"DEC vs IBM vs ...": vintage availability, was WOW!!!! $15k DEC PDP-8 CLASSIC MINICOMPUTER SYSTEM DIGITAL PDP8
tomj at wps.com
Wed Jul 6 13:52:25 CDT 2005
On Tue, 5 Jul 2005, William Maddox wrote:
> It's frustrating how little
> of the older non-DEC minicomputer material seems to be
I always figured it was you conspiratorial DEC people, buying up
other-make stuff and destroying it to make a one-DEC-world.
Most of the comments in this thread seem correct; the leasing
arrangements; the stuff went back to the factory or was upgraded
A lot of DEC stuff went to universities, where there was a lot of
hands-on in the guts (how many 360's were moded by students and
faculty?), departmental hand-me-down leading to surplus.
Lots of students had direct access to DEC software and hardware;
that breeds familiarity (baby-duck syndrome), actual knowledge,
archived (ahem) softare and docs, and clearly drives nostalgia.
unix. Even when that sucked, you could see source, docs, and
improve it. The box was open.
IBM was far more straightforwardly business/industrial oriented,
and throughout my computer work history (1975 - 1990's) I never
heard of ANYONE EVER having the ability to hack non-PC IBM
hardware and sofware at the OS level.
OS/360. TSO. The box was terribly, terribly closed.
Many manu's like DG appealed to industrial purchasers, who having
less connection to computer culture than university stoonts,
upgraded, scrapped, returned, etc. It's legally/financially
problematic for corporations to let employees have old gear (it
can be done, but most don't make the effort or fear IP leakage).
DEC had large industrial entre, obviously, more or less the same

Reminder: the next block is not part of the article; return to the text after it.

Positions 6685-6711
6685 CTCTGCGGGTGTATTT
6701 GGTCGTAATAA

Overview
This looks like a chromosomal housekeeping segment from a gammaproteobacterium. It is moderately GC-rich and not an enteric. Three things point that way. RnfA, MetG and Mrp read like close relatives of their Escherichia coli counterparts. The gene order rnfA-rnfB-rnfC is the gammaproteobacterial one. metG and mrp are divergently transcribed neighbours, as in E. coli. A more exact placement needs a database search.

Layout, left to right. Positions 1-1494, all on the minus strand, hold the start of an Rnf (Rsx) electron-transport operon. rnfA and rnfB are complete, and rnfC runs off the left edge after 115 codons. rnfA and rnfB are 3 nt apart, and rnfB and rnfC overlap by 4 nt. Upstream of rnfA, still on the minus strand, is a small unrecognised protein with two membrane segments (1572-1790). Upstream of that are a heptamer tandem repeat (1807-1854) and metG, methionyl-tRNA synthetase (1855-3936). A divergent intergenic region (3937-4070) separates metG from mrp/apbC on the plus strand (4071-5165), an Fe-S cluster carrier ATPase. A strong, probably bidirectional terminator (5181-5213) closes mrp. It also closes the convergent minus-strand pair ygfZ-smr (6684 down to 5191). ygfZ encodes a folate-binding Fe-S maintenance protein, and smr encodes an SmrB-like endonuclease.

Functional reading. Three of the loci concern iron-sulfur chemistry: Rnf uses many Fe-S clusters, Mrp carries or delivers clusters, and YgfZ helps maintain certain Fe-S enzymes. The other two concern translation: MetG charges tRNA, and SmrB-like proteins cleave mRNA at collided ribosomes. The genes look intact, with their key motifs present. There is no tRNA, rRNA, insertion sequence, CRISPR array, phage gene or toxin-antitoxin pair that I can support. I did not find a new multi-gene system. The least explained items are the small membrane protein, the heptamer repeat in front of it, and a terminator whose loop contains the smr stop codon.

as other manu's (at whatever scale) but I think university culture
overrode it as far as retro goes.
Most of DECs products are in the SSI-up integration era; you can
actually make them work. Same true for DG et al, but sheer numbers
means that when 90% of (DEC, DG, etc) product got crushed, that
10% was 100,000 units, not 1000 units.
The LGP-30, as an example of a 2nd-gen machine that is well-known
and loved, is (today) a balky, large, delicate and hard to manage
system of hot, fragile, wildly organic and analog components, far
out side most technologists experience (eg. vacuum tubes and
practice involving first-principle physics). It's closer to a
damned radio than it is to an SN7400. And only some 500 were made,
and at 800+ lbs they weren't exactly forgotten in closets, like
stacks of DEC boards can be.
[Lest anyone think I hate IBM -- I don't. I really love the 360
architecture, and would have loved writing assembly for it. It's
just that their business practices weren't conducive to
non-business cultural uses of their systems, until the peecee.]
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